The program was created as an innovative way to study the unprecedented growth occurring in and around the city of Phoenix, Arizona.  The project’s two components work in tandem to create 3D visualizations of urban issues like traffic congestion, population growth, water shortages, and infrastructure projects so that decision makers and planners can more easily understand the scope of certain problems. The completed framework allows users to interact with data displayed in the context of the city model, visualizing patterns and gaining new insights that might not otherwise emerge by analyzing data through traditional means. 

The 3D downtown Phoenix model is itself an example of innovation in computer city modeling.  Using techniques devised by Prof. Kobayashi, a team of three design students was able to model a square mile of downtown Phoenix, including over 500 buildings, in less than a week.  City modeling of this scale using conventional techniques can take several months for a small team to complete.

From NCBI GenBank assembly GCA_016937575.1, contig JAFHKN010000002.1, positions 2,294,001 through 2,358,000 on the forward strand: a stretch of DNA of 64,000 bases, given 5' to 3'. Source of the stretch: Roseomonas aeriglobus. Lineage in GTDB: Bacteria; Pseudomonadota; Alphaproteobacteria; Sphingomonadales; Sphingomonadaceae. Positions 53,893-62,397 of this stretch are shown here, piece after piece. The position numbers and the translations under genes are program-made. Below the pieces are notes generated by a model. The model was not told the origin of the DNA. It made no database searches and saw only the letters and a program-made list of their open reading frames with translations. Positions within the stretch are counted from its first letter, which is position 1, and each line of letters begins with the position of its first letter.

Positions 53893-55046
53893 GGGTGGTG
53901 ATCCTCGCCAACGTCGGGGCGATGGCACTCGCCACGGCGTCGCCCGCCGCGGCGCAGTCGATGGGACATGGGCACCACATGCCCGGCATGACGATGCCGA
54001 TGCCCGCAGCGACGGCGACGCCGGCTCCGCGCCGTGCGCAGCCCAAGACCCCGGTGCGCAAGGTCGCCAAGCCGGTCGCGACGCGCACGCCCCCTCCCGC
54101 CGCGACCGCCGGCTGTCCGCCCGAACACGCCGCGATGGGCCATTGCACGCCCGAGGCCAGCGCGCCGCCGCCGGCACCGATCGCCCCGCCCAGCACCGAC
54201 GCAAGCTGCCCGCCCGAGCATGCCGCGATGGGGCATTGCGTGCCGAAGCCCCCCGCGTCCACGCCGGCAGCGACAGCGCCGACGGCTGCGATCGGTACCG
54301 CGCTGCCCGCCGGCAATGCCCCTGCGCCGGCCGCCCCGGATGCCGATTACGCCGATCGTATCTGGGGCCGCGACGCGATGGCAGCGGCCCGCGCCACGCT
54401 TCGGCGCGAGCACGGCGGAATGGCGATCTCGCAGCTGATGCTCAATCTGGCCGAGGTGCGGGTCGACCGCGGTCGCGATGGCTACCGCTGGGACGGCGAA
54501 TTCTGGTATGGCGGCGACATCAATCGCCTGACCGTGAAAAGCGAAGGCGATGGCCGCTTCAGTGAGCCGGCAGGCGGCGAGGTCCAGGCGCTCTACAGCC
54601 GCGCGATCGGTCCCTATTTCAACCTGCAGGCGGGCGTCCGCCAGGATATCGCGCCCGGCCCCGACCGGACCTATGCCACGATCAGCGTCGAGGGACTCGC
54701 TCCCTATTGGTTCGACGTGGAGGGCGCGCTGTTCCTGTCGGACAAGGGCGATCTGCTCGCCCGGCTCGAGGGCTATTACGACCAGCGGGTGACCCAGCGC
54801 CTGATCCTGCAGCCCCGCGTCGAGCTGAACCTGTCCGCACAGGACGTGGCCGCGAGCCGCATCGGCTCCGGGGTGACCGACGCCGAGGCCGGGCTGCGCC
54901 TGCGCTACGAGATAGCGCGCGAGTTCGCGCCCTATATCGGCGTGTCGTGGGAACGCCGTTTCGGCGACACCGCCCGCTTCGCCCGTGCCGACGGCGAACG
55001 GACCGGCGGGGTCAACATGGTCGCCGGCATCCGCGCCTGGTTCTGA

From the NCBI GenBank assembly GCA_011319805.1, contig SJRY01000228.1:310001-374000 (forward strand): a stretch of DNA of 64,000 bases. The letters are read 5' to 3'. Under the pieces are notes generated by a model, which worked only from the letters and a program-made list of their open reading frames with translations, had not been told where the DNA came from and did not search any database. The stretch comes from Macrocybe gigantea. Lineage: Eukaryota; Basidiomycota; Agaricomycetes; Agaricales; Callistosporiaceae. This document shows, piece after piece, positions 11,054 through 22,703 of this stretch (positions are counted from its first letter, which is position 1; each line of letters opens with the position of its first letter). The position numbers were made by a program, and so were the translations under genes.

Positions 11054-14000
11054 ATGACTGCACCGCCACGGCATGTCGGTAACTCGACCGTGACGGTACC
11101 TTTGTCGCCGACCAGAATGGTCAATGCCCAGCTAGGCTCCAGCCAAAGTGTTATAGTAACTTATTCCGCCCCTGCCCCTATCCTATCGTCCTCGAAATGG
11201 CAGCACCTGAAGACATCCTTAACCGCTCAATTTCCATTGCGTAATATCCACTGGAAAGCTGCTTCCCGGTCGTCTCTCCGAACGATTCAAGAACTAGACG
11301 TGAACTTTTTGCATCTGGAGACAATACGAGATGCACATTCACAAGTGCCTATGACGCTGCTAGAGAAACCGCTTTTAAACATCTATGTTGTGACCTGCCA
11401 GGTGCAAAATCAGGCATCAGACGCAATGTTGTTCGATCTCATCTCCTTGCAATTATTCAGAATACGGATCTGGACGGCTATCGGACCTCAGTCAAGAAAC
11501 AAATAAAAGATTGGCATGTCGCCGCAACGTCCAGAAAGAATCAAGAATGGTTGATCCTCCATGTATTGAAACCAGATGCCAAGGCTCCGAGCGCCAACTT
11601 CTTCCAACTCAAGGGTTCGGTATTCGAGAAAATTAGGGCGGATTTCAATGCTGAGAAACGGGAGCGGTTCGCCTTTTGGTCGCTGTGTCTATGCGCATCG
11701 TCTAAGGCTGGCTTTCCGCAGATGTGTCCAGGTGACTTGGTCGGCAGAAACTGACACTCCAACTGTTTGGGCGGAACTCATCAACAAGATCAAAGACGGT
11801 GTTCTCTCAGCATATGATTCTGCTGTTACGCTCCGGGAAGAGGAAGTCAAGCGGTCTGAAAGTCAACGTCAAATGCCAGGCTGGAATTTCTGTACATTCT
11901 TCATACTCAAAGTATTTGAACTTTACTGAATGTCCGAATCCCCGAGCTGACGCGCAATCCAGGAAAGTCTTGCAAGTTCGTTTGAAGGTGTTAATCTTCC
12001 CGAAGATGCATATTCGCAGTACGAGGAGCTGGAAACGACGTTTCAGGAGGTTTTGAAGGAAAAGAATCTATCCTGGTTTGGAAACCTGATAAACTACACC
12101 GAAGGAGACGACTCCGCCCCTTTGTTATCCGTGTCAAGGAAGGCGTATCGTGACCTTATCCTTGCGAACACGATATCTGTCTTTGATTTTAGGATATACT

Since the project began in 2006, several simulations have been created by Digital Phoenix that showcase the 3D model’s versatility. In June 2009, the model was implemented in the Digital Phoenix ECO-Drive system, a fully interactive simulation in which users drive a specific route of freeway and surface roads through the downtown Phoenix model using a drive simulator.  The simulator bears close resemblance to a video arcade system and is used to record how a participant’s gas and braking behavior effects their carbon dioxide emissions as they navigate the simulation.  Upon completing the course, the user is given a CO2 emission score based on the information collected from the drive simulator. The project aims to maximize driver efficiency by showing users of the system exactly how much fuel and money can be saved by adopting eco-drive behaviors. On a city-wide scale, good eco-driving would drastically reduce fuel consumption and CO2 emissions without the implementation of any new technologies.